This guide was written by Weissenberg and edited by Sevenzh.

Hello and welcome to the Honest Deck Guide with Weissenberg! In this segment your humble servant and the loyal subject to the Nilfgaardian Emperor provides a written testimony of his adventures in the realm of Gwent. Each time we will present you a creative and off-meta deck to kill time with and each time we will try to also convey their flaws and shortcomings.

No Fun Allowed

Upon hearing the news that there wasn’t going to be a patch this month, I decided to see how Reddit feels about it. I was wondering what elements of the meta the community was complaining about, mostly because I could foresee some complaining. Imagine how surprised I was to learn that very few redditors were unhappy with Radeyah, the overall prevalence of singleton decks or the questionable balance of certain leader abilities. Instead, the main point of criticism was Nilfgaard. Poison is ruining Gwent, seize is triggering to play against, removal kills any kind of fun one was hoping to have et cetera.

That was the moment I knew I had to take action. You would think that I went on a Reddit crusade correcting everyone and explaining how wrong they are. But that is not my modus operandi. Instead, I built a deck that made all these complaints come true. Poison? You betcha. Seize? Hellyeah! Countless removal? Yessir. And, as if that was not enough, we added plenty of locks and a pinch of deck manipulation.


When your main goal is to agitate your opponent, the deck building process becomes quite challenging. What leader ability are you going to play? The one that is clearly the most triggering or one those that offer a certain degree of cancerous synergies? How is the bronze core going to look like? Do you have enough tools to increase the sodium levels in your opponent’s blood?

This deck utilizes a couple mini-synergies that are supposed to result in your opponent writing a spicy post on Reddit or at the very least BM-ing you and not even giving a GG.

The first of said synergies is the infamous trio of Letho of Gulet, Serrit and Auckes. These viper witchers allow you to lock and remove targets as you please. Due to multiple nerfs in the past the trio has become less popular, but still offers a decent control value. The second synergy, and at the same time the main course, is the combo that involves Masquerade Ball, Roderick of Dun Tynne and Shilard Fitz-Oesterlen. Combined with the leader ability you’ll be able to cycle your scenario in one turn, remove any desirable target with poison and reduce your opponent’s Radeyah to a one point card. This play also allows you to taunt without any sense of guilt.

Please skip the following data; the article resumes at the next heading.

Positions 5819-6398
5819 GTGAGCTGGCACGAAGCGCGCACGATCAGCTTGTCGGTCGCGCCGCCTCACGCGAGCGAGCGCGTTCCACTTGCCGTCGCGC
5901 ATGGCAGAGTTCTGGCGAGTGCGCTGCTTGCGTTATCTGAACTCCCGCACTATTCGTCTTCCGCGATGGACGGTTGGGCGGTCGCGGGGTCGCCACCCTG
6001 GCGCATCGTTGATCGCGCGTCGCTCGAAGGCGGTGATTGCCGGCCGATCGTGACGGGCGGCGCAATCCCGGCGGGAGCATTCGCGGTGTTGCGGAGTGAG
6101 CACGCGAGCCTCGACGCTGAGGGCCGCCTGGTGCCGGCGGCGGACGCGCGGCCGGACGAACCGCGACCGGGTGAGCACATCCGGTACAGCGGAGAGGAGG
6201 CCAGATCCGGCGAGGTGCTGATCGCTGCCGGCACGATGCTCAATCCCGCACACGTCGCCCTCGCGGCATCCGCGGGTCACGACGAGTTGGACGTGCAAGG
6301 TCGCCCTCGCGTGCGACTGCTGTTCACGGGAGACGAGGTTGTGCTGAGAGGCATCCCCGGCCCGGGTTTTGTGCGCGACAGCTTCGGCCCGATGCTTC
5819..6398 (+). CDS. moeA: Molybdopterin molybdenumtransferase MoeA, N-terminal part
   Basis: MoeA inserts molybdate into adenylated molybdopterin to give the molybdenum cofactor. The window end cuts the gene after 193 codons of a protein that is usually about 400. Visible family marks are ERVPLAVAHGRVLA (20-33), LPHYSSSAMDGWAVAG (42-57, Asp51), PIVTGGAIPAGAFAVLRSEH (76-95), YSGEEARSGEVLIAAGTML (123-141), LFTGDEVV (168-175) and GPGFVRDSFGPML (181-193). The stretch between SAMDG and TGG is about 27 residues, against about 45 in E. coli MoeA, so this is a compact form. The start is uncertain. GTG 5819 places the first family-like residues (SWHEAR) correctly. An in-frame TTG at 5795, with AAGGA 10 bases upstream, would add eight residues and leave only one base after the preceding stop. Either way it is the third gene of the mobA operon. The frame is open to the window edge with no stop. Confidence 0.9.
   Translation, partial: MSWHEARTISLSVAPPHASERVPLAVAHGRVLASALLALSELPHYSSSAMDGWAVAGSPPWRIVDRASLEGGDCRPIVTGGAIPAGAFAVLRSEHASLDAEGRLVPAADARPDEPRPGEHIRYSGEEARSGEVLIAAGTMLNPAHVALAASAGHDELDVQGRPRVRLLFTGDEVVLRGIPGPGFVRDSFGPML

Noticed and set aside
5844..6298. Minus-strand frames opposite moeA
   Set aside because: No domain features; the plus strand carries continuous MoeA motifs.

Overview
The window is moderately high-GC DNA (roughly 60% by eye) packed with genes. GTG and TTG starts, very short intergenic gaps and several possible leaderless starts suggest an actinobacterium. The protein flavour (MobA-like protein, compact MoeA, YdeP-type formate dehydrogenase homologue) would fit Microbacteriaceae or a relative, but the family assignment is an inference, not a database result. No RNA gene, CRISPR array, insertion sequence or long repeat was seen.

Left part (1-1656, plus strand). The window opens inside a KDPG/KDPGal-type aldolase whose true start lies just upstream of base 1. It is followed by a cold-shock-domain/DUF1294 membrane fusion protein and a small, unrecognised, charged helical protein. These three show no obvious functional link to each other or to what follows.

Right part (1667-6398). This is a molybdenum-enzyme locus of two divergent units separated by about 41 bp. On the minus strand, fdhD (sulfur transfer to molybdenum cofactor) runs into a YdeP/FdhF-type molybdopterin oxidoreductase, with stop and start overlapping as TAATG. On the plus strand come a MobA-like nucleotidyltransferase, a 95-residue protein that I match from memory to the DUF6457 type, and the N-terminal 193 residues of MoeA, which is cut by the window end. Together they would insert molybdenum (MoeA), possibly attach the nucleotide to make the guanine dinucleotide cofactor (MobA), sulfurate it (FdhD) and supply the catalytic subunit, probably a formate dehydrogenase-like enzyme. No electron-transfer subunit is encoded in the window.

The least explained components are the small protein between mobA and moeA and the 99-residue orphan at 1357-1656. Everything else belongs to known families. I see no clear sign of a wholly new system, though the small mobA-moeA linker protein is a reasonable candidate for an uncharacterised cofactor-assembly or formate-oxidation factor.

Round 1 is your time to pretend you’re a decent player with a non-cancerous homebrew. You’re likely to drop a bit of tempo with Albrich into Affan Hillegrand and Artorius Vigo into Hunting Pack. Keep in mind that the Pack requires a unit with a status on your opponent’s side of the board, so time it wisely. After all, you don’t want to make a fool out of yourself. You’re a control chad and not a midrange virgin.

Another option is to dump your undesirable bronzes, especially Master of Disguise and Van Moorlehem Hunter. Once you’ve locked multiple units or you’ve generated some decent value with your engines, don’t be afraid to play Vanhemar. At 6 provisions it only requires a 3 point target to break even. Holding onto this card might result in a brick and you ain’t no brickmaker.

If you managed to win the first skirmish you could consider pushing round 2. Fair warning, most of the meta decks are midrange, meaning they’re strong in both a shorter and longer round. If you suspect your opponent is playing a scenario, pushing could be a reasonable option, especially if queued into Pincer Maneuver or Call of Harmony. Then push like you’re about to deliver a 10 kilo mammoth of a baby. Forcing your opponent to prematurely use their leader ability could be worth more than gaining or maintaining card advantage.

Your perfect round 3 involves the scenario, Roderick and at least two of the three witchers. Make sure that you thinned properly and that Shilard does what corrupted diplomats do best, operate in the shadows. If he’s in your hand R3, you messed up and should consider playing another faction, for the Emperor never forgets and never forgives.

You open with whatever seems like a decent play and whatever you can replay with your leader ability. Once your opponent played a unit you cycle your scenario. You have to do it earlier to make sure Shilard hits something solid.

Two exceptions are poison NG and singleton Pincer. Against poison you might want to cosplay a no-unit deck for a few turns in order to deny your opponent potential poison targets. While facing Pincer, you want to wait until Radeyah hits the board which increases the odds of Shilard smashing Bloody Baron who can’t reset himself.


While this deck isn’t that strong and definitely isn’t meta, you might win a decent number of games due to your opponent prematurely ragequitting. Nobody likes to see their cards being locked, seized or removed. Cycling the scenario in a single turn might be the tipping point. You’re unlikely to receive GGs, but after all it’s all about you having fun. You’re playing control memes and if your opponent can’t cope with that, it’s not your fault.

Thanks for reading!

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